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California Solid Waste Management Board

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CALIFORNIA | LOCAL
August 19, 1989 | AMY PYLE, Times Staff Writer
Despite Los Angeles city officials' claims that the action could shut down their only city-owned trash dump, the California Waste Management Board voted Friday to affirm a staff order calling for stricter limits on dumping at the Lopez Canyon landfill. Appearing before the state board, Los Angeles officials reiterated their warnings that they will be forced to close Lopez Canyon landfill within days if the state restrictions are enforced.
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NEWS
September 30, 1989 | DOUGLAS P. SHUIT, Times Staff Writer
Hoping to turn around California's dubious distinction as the nation's top producer of garbage, Gov. George Deukmejian on Friday signed an eight-bill package to promote recycling and reduce by half the amount of trash going into landfills by the year 2000. The new program is expected to drive up garbage collection fees for most Californians and require the curbside separation of garbage in many communities.
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NEWS
August 31, 1989 | DOUGLAS P. SHUIT, Times Staff Writer
Gov. George Deukmejian and legislative leaders have agreed to create a powerful new state agency to oversee solid waste disposal but still are negotiating over the makeup of the new board and whether incineration should be a part of the package, sources said Wednesday. Major strides toward an agreement were made during a closed-door meeting Tuesday when the Republican governor gave in on some key points and offered legislative leaders a compromise plan to create the new board, sources said.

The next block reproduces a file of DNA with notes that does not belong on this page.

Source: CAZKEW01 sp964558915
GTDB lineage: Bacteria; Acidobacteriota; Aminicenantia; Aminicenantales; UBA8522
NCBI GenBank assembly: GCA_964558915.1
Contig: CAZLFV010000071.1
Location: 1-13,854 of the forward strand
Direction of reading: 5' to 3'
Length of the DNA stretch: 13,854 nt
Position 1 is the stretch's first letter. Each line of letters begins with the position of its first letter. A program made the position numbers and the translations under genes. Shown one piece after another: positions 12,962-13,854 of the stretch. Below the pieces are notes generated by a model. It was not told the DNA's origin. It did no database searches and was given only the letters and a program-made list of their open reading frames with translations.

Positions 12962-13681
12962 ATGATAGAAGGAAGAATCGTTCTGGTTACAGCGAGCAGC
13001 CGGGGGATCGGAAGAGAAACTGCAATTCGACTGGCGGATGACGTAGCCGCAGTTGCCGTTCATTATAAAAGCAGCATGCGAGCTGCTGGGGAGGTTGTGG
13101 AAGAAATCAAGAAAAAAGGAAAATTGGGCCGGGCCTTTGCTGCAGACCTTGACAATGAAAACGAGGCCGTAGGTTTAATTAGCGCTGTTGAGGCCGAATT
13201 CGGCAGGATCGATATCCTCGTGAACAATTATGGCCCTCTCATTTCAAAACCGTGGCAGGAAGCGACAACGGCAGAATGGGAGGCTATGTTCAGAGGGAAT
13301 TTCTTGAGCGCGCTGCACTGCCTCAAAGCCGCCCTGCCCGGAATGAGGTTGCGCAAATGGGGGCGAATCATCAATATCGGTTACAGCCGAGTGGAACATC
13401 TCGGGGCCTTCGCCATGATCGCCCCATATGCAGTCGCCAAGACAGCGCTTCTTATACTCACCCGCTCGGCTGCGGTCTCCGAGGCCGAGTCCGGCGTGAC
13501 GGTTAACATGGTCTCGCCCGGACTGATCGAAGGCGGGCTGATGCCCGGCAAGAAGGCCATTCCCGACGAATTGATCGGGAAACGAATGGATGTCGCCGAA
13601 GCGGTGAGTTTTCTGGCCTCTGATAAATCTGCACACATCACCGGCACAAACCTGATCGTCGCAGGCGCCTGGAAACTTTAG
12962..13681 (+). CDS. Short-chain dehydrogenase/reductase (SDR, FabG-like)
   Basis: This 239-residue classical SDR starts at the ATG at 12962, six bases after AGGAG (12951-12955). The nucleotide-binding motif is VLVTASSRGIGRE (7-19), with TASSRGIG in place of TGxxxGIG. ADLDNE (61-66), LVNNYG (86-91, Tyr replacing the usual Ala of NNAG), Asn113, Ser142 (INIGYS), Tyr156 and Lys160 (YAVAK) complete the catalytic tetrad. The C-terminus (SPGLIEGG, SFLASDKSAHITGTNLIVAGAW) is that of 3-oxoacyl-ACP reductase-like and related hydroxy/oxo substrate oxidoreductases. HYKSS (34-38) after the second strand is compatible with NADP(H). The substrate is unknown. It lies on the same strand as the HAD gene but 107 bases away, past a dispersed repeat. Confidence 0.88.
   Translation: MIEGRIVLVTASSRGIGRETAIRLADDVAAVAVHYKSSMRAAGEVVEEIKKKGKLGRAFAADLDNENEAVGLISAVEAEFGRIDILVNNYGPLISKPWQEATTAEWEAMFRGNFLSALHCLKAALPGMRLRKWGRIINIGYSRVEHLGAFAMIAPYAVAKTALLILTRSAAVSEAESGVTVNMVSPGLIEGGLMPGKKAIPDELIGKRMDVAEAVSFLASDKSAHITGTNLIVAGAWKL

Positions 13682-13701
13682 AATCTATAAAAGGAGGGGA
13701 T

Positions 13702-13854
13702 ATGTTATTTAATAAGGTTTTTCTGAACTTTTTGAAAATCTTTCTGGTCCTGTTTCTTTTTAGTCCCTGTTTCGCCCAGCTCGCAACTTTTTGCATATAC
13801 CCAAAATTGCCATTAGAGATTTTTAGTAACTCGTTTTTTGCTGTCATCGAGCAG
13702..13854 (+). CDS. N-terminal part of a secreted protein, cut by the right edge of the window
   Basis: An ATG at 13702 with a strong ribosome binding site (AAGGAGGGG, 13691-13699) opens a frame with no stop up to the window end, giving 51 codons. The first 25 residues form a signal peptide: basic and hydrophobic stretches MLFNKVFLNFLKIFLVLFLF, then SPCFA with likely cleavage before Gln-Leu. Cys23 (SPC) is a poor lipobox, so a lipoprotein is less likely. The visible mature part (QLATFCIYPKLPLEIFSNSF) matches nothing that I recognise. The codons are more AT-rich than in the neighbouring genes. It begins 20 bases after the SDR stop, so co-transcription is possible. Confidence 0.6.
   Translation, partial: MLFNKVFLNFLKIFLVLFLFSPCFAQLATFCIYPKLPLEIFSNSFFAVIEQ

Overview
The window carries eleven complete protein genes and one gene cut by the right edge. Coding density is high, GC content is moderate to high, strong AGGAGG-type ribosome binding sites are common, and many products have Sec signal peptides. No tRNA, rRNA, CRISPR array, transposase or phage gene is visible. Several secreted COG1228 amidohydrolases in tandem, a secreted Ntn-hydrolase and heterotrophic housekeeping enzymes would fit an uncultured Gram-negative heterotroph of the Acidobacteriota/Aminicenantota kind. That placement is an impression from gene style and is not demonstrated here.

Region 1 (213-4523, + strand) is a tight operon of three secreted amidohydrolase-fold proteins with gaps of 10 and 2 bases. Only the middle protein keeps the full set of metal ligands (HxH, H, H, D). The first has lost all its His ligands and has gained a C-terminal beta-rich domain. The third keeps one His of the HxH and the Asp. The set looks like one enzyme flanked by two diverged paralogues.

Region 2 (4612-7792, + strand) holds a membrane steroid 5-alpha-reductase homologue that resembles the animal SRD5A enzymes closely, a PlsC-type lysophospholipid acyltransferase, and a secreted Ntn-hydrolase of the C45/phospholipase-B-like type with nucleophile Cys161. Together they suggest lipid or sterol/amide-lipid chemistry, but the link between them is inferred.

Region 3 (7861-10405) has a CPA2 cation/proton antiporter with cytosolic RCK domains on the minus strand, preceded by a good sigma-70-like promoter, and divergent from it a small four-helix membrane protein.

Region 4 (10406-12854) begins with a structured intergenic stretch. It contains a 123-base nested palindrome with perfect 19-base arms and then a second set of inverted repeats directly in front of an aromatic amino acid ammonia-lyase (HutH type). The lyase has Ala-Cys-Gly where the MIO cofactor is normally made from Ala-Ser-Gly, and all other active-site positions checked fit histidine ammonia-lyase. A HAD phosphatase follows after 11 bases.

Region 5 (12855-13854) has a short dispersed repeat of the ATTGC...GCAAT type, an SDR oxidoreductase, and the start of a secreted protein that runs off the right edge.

NEWS
September 6, 1989 | DOUGLAS P. SHUIT, Times Staff Writer
Gov. George Deukmejian and legislative leaders tentatively agreed Tuesday to include incineration as part of a long-term strategy to reduce solid waste in California by 50% before the year 2000. The plan that emerged from a closed-door meeting in Deukmejian's Capitol office would place the major emphasis for solid waste reduction on recycling and other methods of reusing refuse, such as turning leaves into compost.
NEWS
September 6, 1989 | DOUGLAS P. SHUIT, Times Staff Writer
Gov. George Deukmejian and legislative leaders tentatively agreed Tuesday to include incineration as part of a long-term strategy to reduce solid waste in California by 50% before the year 2000. The plan that emerged from a closed-door meeting in Deukmejian's Capitol office would place the major emphasis for solid waste reduction on recycling and other methods of reusing refuse, such as turning leaves into compost.
CALIFORNIA | LOCAL
August 18, 1989 | AMY PYLE, Times Staff Writer
The California Waste Management Board unanimously voted Thursday to strip Los Angeles County officials of their powers to enforce health and safety standards at 83 county trash dumps and transfer stations if county health officials do not toughen their approach during the next month. If the state board follows through with its action, it will be the first time since the board's 1973 formation that it has stripped an agency of local control, said board spokesman Chris Peck.
CALIFORNIA | LOCAL
August 31, 1989 | AMY PYLE, Times Staff Writer
A Superior Court judge--saying she fears that Los Angeles could be buried in garbage--issued an order Wednesday preventing the California Waste Management Board from limiting trash dumping at the Lopez Canyon Landfill for at least four weeks. The city Bureau of Sanitation had said it would have to close the dump within days--at least temporarily--if the state were successful in imposing limits on the height of garbage mounds at the municipal landfill.
NEWS
September 30, 1989 | DOUGLAS P. SHUIT, Times Staff Writer
Hoping to turn around California's dubious distinction as the nation's top producer of garbage, Gov. George Deukmejian on Friday signed an eight-bill package to promote recycling and reduce by half the amount of trash going into landfills by the year 2000. The new program is expected to drive up garbage collection fees for most Californians and require the curbside separation of garbage in many communities.
NEWS
July 15, 1989 | MARK GLADSTONE, Times Staff Writer